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Hall of Fame 2019 — Li Na transcends tennis

Matt Zemek



Greg M. Cooper -- USA TODAY Sports

To be sure, Li Na played transcendent tennis when she reached her highest level.

The greatest Chinese tennis player of all time performed brilliantly in the 2011 Roland Garros final against Francesca Schiavone. Li won a terrific match to make history and become China’s first major singles tennis champion.

Watching Li Na when she was “on” represented an electric tennis experience, supremely entertaining and filled with no shortage of high-voltage shotmaking. She was fun and — moreover — very successful.

So many players can play well in short bursts — hello, Camila Giorgi — but cannot sustain quality over multi-match sequences or in whole tournaments. Li crossed that fundamental barrier, which in itself elevates her to a higher place in the tennis pantheon.

That she won two major titles on separate surfaces adds to her credentials as a member of the International Tennis Hall of Fame, which she entered this past Saturday in Newport, Rhode Island:

The history of tennis owns so many distinct figures, which we have written about at Tennis With An Accent.

Billie Jean King might be the foremost trailblazer women’s tennis has ever known. Her contributions to the sport reach so much deeper and farther than her on-court victories.

One could say that Li Na has been the foremost trailblazer for women’s tennis in China and Asia. If one was to say that, the claim would certainly be reasonable. That simple but weighty claim represents a towering and substantial legacy, an enormous contribution to tennis. One could end the conversation there and say that as an athlete and a global ambassador, Li Na has done so much to enrich her sport. That would not be an overstatement of her impact on tennis.

Yet, as large as her contributions are as mentioned above, they do not represent the full story of what Li Na has given to tennis and to the world.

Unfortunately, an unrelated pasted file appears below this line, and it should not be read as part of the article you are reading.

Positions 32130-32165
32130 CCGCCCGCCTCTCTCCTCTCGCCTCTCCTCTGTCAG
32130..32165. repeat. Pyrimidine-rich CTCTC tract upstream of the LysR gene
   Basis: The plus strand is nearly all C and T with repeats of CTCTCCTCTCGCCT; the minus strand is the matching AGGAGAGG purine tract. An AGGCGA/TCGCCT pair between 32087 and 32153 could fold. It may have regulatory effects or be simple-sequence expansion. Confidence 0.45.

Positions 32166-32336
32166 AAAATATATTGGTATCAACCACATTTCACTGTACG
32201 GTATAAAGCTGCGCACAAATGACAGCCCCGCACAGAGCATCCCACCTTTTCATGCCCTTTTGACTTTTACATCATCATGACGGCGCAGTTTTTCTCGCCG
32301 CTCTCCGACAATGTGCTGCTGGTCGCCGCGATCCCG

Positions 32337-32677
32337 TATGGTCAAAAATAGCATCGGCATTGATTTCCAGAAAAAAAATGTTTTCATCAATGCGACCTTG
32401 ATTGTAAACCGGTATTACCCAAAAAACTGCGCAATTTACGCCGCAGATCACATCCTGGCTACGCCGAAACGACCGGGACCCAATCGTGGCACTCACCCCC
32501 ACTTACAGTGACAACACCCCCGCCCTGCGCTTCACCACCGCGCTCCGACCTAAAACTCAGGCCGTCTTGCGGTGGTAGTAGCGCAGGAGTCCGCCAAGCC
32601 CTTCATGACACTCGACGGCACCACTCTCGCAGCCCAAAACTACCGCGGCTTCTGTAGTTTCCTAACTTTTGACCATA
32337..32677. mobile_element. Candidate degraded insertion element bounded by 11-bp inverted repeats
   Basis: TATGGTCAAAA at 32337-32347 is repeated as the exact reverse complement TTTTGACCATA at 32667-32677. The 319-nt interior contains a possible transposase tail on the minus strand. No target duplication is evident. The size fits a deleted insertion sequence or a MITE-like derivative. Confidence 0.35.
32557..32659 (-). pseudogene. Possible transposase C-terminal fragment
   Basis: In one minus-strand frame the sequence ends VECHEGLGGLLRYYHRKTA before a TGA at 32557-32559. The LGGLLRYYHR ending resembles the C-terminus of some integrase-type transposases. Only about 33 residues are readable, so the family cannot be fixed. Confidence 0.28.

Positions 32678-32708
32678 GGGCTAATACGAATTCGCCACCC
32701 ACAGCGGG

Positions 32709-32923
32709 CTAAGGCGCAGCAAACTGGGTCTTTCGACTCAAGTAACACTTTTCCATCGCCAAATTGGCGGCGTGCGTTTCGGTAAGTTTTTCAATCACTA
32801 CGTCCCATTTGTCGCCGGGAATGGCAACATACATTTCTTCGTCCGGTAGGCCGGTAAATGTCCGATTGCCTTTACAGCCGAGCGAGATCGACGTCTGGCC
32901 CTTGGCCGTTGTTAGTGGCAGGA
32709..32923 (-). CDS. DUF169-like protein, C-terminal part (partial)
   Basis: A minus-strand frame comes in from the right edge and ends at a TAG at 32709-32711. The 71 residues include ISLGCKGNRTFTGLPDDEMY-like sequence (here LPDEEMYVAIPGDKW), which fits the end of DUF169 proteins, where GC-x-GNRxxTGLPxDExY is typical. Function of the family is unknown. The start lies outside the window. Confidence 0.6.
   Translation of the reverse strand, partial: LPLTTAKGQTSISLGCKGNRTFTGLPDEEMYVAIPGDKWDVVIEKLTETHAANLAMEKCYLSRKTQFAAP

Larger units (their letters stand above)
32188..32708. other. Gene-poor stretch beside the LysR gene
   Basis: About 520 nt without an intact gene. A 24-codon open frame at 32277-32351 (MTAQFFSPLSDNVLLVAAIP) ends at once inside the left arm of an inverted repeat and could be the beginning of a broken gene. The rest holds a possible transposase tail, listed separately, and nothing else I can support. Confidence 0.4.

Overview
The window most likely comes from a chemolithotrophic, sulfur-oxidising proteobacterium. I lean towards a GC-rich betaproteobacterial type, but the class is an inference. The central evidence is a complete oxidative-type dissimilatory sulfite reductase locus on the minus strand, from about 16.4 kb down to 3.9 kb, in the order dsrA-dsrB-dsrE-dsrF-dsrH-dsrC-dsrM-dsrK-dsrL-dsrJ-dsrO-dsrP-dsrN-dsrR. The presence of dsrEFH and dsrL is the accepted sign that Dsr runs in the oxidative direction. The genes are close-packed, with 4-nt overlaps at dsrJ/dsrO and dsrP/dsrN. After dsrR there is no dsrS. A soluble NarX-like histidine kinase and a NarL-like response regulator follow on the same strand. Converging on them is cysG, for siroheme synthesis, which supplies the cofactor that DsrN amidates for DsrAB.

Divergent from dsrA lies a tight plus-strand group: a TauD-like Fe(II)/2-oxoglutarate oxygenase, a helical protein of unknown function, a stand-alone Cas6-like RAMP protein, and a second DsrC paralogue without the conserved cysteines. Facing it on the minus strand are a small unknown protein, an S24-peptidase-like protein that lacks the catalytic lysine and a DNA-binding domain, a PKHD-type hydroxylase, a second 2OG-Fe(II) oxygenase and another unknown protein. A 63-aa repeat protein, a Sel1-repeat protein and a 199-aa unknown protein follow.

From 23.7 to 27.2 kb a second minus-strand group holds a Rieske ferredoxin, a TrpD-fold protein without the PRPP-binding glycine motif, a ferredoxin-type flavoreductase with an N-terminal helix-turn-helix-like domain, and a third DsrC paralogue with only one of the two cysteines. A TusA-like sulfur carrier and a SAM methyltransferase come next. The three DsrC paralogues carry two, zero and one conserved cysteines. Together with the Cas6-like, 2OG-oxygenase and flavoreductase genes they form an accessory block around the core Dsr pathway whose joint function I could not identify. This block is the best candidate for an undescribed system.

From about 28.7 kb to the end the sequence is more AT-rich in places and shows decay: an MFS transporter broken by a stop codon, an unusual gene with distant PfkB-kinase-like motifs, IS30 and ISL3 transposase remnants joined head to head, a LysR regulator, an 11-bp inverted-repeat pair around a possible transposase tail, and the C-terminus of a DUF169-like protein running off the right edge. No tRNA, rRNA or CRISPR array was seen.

Li Na transcends tennis — not just in her achievements, not just in expanding the tennis marketplace and creating a new sense of what is possible for Chinese players to accomplish, but in terms of how to look at life.

Li Na, a Hall of Fame tennis player, is an extraordinary life coach.

Stop for a moment and read pieces such as this one. Absorb the many obstacles Li Na had to overcome, and the many frustrations she had to absorb, in the process of becoming the tennis player she ultimately became. Being a part of China’s state sports system — cold, harsh, unforgiving, demanding, not very emotionally spacious, culturally rigid, and highly constraining in relationship to a lifestyle and life choices — is no way for any young person to grow up.

Cast aside the larger process of becoming an athlete in general or a tennis player in particular; Li Na faced gigantic barriers on the road to becoming a whole and healthy human being, secure in her emotions and comfortable with her own identity. I can’t relate to what Li Na went through. Many people in the West can’t. Many people in the world can’t.

And yet… Li Na not only achieved richly on the court; she became that full and whole person. She became a ray of sunshine, happy with the person she was and is, blessed with a delicious sense of humor and an ample supply of honesty, not taking herself too seriously.

Li Na certainly shows that tennis players and athletes can only control certain things. They can’t control everything.

The reality that tennis players can’t prevent adverse circumstances from emerging, but that they CAN control how they respond to adversity, is a core tennis lesson. Using emotions to serve essential goals and needs, and not using emotions to sink into a dark pit of negativity, distraction and self-loathing, are central aspects of the challenge of being a tennis player.

Li Na certainly was a great tennis teacher when viewed through that lens.

Yet, Li Na’s story is most centrally a story of overcoming repression and conformist teaching and cultural programming. We can see and acknowledge her success as a tennis player, yet note that her greatest victory is most essentially a HUMAN one.

Li Na’s message IS a tennis message… but let’s not limit it to tennis. More than just a tennis message, Li Na’s example of being your own person in your own way, no matter what authority structures or cultural institutions say, is a LIFE message.

I am sure that Li Na has enabled a lot of people — not just in China, but everywhere — to be more comfortable in their own skin DESPITE crushing stress, overwhelming burdens, and paralyzing family conflicts.

That is her truest and highest Hall of Fame-level legacy, beyond the considerable contributions she made solely through the act of hitting a tennis ball really well.

Matt Zemek is the co-editor of Tennis With An Accent with Saqib Ali. Matt is the lead writer for the site and helps Saqib with the TWAA podcast, produced by Radio Influence at Matt has written professionally about men's and women's tennis since 2014 for multiple outlets: Comeback Media, FanRagSports, and independently at Patreon, where he maintains a tennis site. You can reach Matt by e-mail: You can find him on Twitter at @mzemek.

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